Voxel51 plans to add new locations regularly, as well as blog posts analyzing the data. The company is also accepting requests to add locations or specific installations of the system for local government and taxpayer usage. Views of different parks could help residents locate the least trafficked area to safely walk their dog, for example.

The new curves, including those on case rates and death rates, could be illuminating as the pandemic continues.

“We expect to find rich information in the joint analysis of the physical distancing index and these other feeds,” Corso says. “There is even a chance that the PDI can feed into a predictive model for cities not yet greatly affected and the potential for a renewed outbreak next year.”


  1. Jane Fitzgerald - 1970

    The public has accepted hidden camera footage for business security purposes and street views for weather and emergencies. Yet this technology, however well-intentioned, could foment micro-management of any human activity. Your teaser text, ” Or a little creepy?” rings true for me.


  2. Jil Gordon - 1974

    “Or a little creepy?” How about sinister and criminal.
    Tracking social distancing behaviors (Spying on every move you make)
    Underlying custom AI to continuously track (Hidden and lurking)
    Improve public awareness (Fear and indoctrination)
    Tracking lockdown compliance (To see who obeys the master or not)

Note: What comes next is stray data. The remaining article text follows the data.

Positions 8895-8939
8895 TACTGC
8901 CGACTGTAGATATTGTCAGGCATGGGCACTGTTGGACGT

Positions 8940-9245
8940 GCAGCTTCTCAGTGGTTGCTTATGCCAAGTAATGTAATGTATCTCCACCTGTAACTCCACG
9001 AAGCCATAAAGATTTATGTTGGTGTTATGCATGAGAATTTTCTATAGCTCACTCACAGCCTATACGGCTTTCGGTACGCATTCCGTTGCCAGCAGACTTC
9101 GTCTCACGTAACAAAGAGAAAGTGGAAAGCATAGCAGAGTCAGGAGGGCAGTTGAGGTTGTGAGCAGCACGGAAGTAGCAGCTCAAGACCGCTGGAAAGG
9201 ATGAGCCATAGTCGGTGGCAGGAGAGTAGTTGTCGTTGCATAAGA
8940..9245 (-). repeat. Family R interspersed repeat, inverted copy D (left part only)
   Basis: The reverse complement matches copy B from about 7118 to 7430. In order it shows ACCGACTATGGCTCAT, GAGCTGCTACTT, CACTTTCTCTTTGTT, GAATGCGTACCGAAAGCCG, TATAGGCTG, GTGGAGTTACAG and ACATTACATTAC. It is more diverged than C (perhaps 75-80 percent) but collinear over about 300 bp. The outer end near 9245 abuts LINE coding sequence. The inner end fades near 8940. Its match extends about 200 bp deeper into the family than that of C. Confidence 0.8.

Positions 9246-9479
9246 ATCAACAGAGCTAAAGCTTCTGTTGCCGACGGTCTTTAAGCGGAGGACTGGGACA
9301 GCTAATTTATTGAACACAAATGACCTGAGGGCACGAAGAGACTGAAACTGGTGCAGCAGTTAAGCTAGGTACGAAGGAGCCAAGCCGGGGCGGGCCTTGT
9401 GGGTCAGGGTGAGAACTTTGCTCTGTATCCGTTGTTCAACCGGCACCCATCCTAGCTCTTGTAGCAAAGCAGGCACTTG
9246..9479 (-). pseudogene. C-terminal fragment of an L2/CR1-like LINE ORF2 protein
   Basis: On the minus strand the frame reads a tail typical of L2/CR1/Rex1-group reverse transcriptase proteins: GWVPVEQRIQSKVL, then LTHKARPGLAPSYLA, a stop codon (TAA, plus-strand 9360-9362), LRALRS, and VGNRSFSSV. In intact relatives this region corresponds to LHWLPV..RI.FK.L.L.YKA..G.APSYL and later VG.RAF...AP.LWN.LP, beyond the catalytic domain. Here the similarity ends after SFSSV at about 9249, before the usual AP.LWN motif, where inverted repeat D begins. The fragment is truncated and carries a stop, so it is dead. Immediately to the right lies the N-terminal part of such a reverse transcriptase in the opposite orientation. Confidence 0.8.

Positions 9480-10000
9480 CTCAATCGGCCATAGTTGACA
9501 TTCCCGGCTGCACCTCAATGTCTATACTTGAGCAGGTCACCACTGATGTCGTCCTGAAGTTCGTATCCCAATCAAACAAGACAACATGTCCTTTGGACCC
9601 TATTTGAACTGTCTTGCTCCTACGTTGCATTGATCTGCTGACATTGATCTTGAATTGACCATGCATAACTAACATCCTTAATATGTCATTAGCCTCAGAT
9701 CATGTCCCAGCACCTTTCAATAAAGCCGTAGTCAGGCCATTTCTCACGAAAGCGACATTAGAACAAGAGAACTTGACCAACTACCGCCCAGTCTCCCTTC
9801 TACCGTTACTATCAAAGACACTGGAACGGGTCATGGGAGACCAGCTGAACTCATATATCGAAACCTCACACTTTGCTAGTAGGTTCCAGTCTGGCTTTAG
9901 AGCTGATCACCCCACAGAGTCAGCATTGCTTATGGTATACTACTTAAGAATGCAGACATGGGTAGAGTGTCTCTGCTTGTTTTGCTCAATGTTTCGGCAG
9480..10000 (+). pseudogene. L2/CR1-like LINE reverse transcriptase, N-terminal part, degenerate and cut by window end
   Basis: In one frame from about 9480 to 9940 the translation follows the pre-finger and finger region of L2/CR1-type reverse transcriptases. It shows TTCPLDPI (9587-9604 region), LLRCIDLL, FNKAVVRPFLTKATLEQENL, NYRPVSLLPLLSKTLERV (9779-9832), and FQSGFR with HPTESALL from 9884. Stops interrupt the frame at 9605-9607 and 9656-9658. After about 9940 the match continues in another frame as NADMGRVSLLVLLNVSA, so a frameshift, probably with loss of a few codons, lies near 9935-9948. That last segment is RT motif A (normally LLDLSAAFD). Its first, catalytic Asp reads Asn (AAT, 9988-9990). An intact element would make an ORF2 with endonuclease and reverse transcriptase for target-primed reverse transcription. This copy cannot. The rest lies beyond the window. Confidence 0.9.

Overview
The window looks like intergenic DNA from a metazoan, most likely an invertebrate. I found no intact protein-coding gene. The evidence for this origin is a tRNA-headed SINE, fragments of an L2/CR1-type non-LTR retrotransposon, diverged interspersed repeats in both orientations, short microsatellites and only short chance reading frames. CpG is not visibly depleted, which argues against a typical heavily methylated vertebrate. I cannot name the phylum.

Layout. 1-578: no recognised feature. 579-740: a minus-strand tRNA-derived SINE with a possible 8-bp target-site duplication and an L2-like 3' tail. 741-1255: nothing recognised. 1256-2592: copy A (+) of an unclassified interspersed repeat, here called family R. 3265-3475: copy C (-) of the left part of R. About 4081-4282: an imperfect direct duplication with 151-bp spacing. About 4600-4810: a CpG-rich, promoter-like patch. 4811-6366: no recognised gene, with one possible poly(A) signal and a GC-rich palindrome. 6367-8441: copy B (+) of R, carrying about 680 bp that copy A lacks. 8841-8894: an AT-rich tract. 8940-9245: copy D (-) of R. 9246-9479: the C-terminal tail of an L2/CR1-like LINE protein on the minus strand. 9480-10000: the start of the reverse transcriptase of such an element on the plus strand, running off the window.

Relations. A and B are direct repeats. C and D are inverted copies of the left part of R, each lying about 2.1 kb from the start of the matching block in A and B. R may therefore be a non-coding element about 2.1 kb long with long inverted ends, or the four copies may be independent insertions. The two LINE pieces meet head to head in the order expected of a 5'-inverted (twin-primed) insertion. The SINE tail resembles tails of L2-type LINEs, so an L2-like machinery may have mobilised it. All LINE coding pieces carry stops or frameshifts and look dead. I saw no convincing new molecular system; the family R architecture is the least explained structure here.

Protects privacy (And exactly who believes this?)


  3. Philip Stahl - 1972/1983

    Re: Every Move you Make – I’m concerned how this might put domestic violence victims at risk if someone were to watch these videos


  4. Tim Yagle - 1980

    Clever use of the Police’s relevant for the subheads, but Philip makes a good point. And they track us, but at what expense? Google isn’t all the benevolent with this effort. There is something in it for them, too,


  5. S Raymond - 1984

    While I completely and totally support social distancing to prevent COVID transmission, this level of monitoring is insidious movement toward complete invasion of privacy. I don’t buy that “Views of different parks could help residents locate the least trafficked area to safely walk their dog, for example”. I am pretty aware of where I can and cannot walk my dog. I don’t think it’s a stretch to think that it could also be used to suppress free speech demonstrations, now or in the future. Hello, China.


  6. Tim Yagle - 1980

    Upon reading this and comments again, I disagree with Jane’s assertion that the public has ‘accepted’ hidden camera footage for business security purposes and street views. People might tolerate it because the cops/law enforcement will use those whether we like it or not, but accepting it implies that we tacitly approve it. Not so.
    Also, who exactly does this new technology help? Certainly not the general public being scrutinized without their approval for something as vague as analyzing data about their location for, well, what? Social distancing works, but the public can’t be expected to follow such orders even if they are mandatory. They have to be enforced, too, which they are not everywhere.
    Big Brother rises again.